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Court of Appeals of Oregon.

STATE of Oregon, Respondent, v. Thomas Gordon MILLER, Appellant.

(95c-22786;  CA A99201)

Decided: May 03, 2000

Before EDMONDS, Presiding Judge, and DEITS, Chief Judge,* and ARMSTRONG, Judge. Walter J. Ledesma, Deputy Public Defender, argued the cause for appellant.   With him on the brief was David E. Groom, Public Defender. Jennifer S. Lloyd, Assistant Attorney General, argued the cause for respondent.   With her on the brief were Hardy Myers, Attorney General, and Michael D. Reynolds, Solicitor General.

Defendant appeals several convictions for sexual offenses arising from the same incident.   He assigns error to the court's denial of his motion for a new trial based on alleged juror misconduct and to the action of a disqualified judge in hearing that motion.   We hold that any juror misconduct does not justify setting aside the verdict and that defendant failed to preserve the disqualification issue and there is no reason for us to review it as plain error.   We therefore affirm.

Shortly after the trial, Hearn, the jury foreperson, got in touch with defendant's trial attorney and expressed concern at some of the statements that another juror, Herring, had made during deliberations.1  Defendant's attorney thereafter received permission to communicate further with Hearn, who then testified at the hearing on defendant's motion for a new trial.   Defendant's attorney did not receive permission to communicate with any other juror, and Herring did not testify at the hearing.   We therefore describe the facts in accordance with Hearn's testimony.

Both Herring and her husband were prison guards.   From the evidence, the jury knew that the alleged offenses occurred a day or two after defendant's release from prison on a previous conviction.   Herring told the jurors that she knew defendant by sight because she saw him while he was in prison.   She stated that during the trial he wore long-sleeve shirts buttoned at the top in order to cover gang tattoos and gang symbols.   It is unclear from Hearn's testimony whether Herring claimed to have seen gang tattoos on defendant or merely believed from her experience that the probable explanation for his style of dress was that he was attempting to hide such tattoos.   Defendant in fact has only one tattoo, on his hand, and it was visible throughout the trial.   The trial court concluded, and we agree, that Herring's statements referred to tattoos on prisoners in general, not specifically on defendant.

 In addition to her comments about gang tattoos, Herring told the jury a number of things about prison life and how prisoners act.   She said that prisoners who get out of prison have a “power of control,” a “need to put themselves in charge,” that they exert in the way that defendant allegedly did.   She related threats made toward her and her husband and said that inmates would threaten to get to her through her husband.   She also testified that prisoners seek sexual gratification in certain ways that, according to Hearn, made the victim's story in this case more believable and less bizarre.   There was evidence at trial that, shortly after his release, defendant had accepted a ride from another former convict and had drunk beer.   Herring pointed out that those actions violated his release conditions, something that the rest of the jury had not previously known.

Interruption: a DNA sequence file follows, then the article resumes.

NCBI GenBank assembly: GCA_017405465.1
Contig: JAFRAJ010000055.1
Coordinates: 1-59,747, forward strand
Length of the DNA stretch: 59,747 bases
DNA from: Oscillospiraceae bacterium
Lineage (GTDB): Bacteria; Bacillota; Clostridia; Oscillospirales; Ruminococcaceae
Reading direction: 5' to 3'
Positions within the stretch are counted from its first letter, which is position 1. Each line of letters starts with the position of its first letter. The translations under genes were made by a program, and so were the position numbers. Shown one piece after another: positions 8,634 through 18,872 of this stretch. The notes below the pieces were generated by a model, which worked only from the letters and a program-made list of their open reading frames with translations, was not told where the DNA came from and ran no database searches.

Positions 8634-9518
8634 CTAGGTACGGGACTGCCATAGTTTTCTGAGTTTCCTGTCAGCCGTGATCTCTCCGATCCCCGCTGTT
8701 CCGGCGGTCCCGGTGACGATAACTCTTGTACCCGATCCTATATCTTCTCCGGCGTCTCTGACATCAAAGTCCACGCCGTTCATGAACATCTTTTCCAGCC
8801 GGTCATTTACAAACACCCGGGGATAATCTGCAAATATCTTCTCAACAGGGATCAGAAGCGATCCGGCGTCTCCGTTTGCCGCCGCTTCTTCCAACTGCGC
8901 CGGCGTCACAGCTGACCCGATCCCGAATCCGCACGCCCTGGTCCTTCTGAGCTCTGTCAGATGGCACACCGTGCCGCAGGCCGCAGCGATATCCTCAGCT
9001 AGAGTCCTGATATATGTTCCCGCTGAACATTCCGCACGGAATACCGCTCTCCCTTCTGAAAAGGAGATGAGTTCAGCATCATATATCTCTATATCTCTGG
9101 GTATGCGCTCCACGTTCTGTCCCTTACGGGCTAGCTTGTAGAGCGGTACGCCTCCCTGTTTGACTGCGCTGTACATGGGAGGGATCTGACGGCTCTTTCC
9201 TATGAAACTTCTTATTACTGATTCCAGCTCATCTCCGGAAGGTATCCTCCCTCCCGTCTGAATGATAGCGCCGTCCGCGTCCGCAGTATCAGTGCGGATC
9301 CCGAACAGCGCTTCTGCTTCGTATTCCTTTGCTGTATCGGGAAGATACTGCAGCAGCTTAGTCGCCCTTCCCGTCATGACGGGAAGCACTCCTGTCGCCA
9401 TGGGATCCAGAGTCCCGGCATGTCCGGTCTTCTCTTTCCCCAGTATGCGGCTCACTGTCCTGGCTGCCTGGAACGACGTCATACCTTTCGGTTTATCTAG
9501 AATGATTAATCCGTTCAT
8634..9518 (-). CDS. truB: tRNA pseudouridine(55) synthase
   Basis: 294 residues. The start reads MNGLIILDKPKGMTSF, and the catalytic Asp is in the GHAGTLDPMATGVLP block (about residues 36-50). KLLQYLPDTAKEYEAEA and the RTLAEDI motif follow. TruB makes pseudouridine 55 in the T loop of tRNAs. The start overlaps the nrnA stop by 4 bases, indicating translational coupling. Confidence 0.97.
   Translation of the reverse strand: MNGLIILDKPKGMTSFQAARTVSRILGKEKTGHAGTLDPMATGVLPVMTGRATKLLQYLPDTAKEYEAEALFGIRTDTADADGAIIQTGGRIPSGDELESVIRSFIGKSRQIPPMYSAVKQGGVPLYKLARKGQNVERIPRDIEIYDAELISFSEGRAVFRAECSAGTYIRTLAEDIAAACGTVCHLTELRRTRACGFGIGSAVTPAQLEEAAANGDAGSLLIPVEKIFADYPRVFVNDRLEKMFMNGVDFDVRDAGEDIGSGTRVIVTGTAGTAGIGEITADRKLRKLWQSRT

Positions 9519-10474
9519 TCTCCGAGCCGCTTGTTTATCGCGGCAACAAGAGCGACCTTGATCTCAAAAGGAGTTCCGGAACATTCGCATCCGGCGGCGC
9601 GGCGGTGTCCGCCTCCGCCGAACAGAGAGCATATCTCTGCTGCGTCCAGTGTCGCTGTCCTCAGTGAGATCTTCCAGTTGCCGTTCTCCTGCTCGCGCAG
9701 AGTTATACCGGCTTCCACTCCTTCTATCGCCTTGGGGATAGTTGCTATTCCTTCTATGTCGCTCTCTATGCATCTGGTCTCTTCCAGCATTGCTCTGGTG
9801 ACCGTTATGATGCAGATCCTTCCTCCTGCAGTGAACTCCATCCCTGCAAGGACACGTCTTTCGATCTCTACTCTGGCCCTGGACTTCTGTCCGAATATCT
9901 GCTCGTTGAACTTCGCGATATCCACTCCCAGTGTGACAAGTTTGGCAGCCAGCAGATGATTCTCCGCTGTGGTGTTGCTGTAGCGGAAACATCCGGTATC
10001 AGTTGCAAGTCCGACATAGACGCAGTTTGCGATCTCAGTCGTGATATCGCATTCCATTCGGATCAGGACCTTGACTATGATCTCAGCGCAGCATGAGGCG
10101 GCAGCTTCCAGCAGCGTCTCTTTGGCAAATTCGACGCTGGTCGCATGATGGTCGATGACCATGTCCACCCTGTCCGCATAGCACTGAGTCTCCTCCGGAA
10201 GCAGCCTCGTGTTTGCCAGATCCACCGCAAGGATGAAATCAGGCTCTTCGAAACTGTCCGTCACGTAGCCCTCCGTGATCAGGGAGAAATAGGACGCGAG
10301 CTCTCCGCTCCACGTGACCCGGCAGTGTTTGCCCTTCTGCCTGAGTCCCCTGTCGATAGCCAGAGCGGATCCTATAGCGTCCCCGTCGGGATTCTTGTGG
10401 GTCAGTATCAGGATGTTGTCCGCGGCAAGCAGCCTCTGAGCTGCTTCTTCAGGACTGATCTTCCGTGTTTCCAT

Defendant argues that Herring's statements were juror misconduct that require a new trial.   He does not refer to other cases with similar facts but rather argues that Herring violated the general standard stated in Uniform Criminal Jury Instruction 1002, which the court gave in modified form before the opening statements.2  The court instructed the jurors that “the case is to be decided only on what you hear in court” and that they should not “make any independent personal investigations into any facts or any locations that are connected with this case.   You should not look up any information from any source.   If you discover that you have any private or special knowledge about any of the facts of this particular case, that should not be communicated to fellow jurors.”

 Whether to grant a new trial because of juror misconduct is a discretionary decision for the trial court.3  Ertsgaard v. Beard, 310 Or. 486, 496, 800 P.2d 759 (1990).   The evidence must, however, meet a threshold level before the  court has any discretion to exercise.   In Ertsgaard, a juror testified on voir dire that she had been a patient of the defendant physician for a short time.   She did not mention, however, that she believed that the defendant had saved the juror's niece's life by diagnosing the niece's cancer.   Other jurors stated that, during deliberations, the juror mentioned the diagnosis, argued that a finding of negligence would ruin the defendant's reputation, and generally exhibited a bias in favor of the defendant.   Based on this evidence, the trial court granted a motion for a new trial.   We reversed, Ertsgaard v. Beard, 97 Or.App. 471, 777 P.2d 971 (1989), and on review the Supreme Court affirmed our decision.   In doing so, it held that the juror's alleged bias and her reference to the effect of a verdict on the defendant's reputation were not even colorably sufficient to justify a new trial.   It noted that the posture that a juror takes during deliberations can always be attacked as bias, and that speculation among the jurors about the effect of a verdict, while generally inappropriate, is also so commonplace that it cannot support a decision to grant a new trial.  Ertsgaard, 310 Or. at 497, 800 P.2d 759.

The court then turned to the juror's statement about the defendant's diagnosis of her niece.   It held that, although the statement was inappropriate, it could not serve as the basis for a discretionary decision to order a new trial:

“In the relatively few cases in which this court has either permitted or required a new trial for juror misconduct that occurred during the deliberating process, we have found none in which the misconduct consisted solely of juror argument.   All the cases have involved specific acts by jurors designed (and later claimed, either explicitly or implicitly) by the particular offending jurors to give them special knowledge concerning one of the disputed facts in the case then under consideration.”

310 Or. at 497-98, 800 P.2d 759.   The cases that the court cited all involved unauthorized visits to a relevant location or unauthorized experiments.   The juror's actions in Ertsgaard were different:  she did not provide new information relating to the defendant's actions but simply disclosed the basis of her pre-existing bias.   That was argument, not superior knowledge of a pivotal fact.  Id. at 498, 800 P.2d 759.